Etymology of Technique

Seen in the French technique, from its Greek predecessor technikós, for one who ‘creates’ or ‘develops’, related to téchnē, instance in which it refers to ‘art’ or ‘skill’ in the creative sense, with obvious roots in the Indo-European *teks-, for ‘to make’ or ‘to create’.

The central pillar reflected in téchnē is transformed into an element of wide range, influencing the construction of the words: music (in Greek as mousikḗ), gymnastics (from the Greek gymnasía), technology (formed in the Greek technologos, by téchnē and lógos), arithmetic (in Greek as arithmētikḗ), mathematics (given by the Greek form mathēmatiká) or pyrotechnics (formed by the Greek elements pyro-. that refers to ‘fire’, and téchnē).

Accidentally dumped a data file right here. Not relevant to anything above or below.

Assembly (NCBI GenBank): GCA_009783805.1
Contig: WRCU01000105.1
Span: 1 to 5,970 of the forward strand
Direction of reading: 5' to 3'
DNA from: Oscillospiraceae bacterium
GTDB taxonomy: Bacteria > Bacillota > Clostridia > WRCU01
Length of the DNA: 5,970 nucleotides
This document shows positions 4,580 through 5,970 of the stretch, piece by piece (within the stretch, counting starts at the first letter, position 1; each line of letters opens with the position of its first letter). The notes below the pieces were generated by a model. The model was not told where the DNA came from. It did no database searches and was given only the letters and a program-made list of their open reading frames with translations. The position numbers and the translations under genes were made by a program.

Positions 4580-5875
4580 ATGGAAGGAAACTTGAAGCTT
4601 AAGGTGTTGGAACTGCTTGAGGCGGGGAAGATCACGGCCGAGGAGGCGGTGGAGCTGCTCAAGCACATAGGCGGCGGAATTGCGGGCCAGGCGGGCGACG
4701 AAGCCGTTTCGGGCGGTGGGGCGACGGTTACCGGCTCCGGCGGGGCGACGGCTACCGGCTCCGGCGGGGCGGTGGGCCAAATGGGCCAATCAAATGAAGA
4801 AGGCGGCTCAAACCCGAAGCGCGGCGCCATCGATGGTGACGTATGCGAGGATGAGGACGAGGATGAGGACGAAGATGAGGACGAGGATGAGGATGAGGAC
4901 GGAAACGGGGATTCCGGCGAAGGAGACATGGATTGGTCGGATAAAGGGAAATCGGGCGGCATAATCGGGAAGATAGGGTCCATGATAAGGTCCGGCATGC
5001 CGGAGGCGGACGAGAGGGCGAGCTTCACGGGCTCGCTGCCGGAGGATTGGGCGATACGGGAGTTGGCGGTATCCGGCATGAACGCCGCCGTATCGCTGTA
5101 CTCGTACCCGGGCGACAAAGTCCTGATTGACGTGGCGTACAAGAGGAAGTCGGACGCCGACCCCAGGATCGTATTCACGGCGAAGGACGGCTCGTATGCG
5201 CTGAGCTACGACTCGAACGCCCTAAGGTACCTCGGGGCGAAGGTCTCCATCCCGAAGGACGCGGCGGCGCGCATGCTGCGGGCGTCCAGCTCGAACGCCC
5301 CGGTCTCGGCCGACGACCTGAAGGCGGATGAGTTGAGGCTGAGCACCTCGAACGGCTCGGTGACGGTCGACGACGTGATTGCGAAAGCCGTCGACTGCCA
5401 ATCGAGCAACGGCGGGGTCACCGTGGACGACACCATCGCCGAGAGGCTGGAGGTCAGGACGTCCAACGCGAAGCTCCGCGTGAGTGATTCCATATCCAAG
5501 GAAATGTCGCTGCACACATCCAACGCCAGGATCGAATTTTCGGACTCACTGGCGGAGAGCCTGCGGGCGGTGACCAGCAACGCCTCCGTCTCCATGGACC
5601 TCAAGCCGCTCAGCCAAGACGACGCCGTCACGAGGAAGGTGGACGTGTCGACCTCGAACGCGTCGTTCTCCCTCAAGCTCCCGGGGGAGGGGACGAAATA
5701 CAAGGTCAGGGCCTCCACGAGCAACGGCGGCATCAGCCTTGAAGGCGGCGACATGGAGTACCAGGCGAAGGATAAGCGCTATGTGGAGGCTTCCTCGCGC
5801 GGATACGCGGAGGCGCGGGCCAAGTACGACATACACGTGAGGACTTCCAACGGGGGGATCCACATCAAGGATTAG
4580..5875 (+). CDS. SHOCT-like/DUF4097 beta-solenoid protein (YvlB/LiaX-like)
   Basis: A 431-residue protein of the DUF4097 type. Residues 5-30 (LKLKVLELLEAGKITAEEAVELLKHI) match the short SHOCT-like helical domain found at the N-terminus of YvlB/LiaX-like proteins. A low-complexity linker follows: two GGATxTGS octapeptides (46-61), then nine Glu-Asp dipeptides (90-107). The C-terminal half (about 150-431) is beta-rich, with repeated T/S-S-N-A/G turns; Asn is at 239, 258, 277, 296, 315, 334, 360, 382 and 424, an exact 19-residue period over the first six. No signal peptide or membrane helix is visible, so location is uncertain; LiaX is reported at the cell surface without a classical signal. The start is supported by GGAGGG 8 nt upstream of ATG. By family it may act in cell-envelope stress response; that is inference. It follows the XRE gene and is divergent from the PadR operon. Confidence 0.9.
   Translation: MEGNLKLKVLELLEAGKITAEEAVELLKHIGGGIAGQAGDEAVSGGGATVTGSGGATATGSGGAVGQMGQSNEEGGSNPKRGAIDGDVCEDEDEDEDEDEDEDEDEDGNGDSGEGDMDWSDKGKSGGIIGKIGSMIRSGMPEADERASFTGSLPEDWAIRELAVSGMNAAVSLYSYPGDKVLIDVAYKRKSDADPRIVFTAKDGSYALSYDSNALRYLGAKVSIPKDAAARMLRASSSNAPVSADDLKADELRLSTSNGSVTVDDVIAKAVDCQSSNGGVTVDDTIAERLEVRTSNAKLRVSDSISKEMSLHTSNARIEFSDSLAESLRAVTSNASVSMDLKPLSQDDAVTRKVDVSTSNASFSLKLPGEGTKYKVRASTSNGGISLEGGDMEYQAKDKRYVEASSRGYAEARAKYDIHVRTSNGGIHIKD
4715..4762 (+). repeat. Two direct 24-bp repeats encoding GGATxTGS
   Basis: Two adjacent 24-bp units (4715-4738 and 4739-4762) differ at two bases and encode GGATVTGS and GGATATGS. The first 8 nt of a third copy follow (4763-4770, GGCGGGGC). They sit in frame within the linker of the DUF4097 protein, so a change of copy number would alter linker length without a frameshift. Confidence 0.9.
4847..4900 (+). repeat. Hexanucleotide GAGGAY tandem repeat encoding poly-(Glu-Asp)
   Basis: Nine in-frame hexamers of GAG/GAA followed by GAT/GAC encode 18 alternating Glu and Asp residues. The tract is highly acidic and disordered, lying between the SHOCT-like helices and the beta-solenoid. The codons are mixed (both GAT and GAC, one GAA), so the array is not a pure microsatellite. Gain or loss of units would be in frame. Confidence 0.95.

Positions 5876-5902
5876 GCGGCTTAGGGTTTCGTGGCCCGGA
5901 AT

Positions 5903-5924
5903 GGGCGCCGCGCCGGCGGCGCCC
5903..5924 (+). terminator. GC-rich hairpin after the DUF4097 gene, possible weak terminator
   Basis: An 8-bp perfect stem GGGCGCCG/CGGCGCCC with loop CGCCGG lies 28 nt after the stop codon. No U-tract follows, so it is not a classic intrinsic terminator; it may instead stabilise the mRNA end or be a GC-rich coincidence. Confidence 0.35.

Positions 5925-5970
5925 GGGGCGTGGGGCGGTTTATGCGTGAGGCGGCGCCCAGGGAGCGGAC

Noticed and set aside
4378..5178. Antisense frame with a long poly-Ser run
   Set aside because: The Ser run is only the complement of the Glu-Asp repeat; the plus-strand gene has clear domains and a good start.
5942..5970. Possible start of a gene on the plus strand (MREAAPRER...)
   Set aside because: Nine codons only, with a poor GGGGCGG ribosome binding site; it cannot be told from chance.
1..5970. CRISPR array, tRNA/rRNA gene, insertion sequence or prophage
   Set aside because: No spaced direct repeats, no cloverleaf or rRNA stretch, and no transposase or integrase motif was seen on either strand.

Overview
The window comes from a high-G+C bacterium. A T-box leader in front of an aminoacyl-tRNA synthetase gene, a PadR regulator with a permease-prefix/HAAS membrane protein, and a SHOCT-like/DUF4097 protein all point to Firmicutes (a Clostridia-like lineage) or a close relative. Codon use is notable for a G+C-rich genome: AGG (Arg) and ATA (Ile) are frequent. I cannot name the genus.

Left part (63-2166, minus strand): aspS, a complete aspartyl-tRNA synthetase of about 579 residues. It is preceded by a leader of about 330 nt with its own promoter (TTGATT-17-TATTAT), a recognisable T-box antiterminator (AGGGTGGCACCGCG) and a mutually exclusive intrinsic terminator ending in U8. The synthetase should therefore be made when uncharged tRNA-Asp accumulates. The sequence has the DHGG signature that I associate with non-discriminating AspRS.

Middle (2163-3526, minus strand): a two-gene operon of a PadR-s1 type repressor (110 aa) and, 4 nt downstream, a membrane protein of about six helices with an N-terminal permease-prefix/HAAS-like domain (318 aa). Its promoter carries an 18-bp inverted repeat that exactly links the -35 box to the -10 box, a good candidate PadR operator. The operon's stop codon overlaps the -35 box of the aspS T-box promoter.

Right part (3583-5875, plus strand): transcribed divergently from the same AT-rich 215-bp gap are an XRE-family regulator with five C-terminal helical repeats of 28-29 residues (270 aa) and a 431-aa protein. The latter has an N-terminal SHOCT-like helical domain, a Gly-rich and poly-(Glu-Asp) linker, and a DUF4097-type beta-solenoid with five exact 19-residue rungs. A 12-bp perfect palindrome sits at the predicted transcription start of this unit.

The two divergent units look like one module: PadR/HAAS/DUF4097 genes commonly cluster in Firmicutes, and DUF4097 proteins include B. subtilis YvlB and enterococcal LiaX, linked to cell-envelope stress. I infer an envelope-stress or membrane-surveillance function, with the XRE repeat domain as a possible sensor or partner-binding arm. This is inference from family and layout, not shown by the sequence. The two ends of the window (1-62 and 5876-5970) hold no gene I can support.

Although each individual tends to express a physical and/or intellectual predisposition that favors him, technique is not something natural, manifesting itself as the result of research and practice of manners transformed into standards, in order to reach the best level that one is capable of reaching on the road to perfection. However, there is always the possibility of revealing a new technique, based on discoveries and advances, and within this scope it is possible to create one, as well as to adapt or even surpass an already known one.

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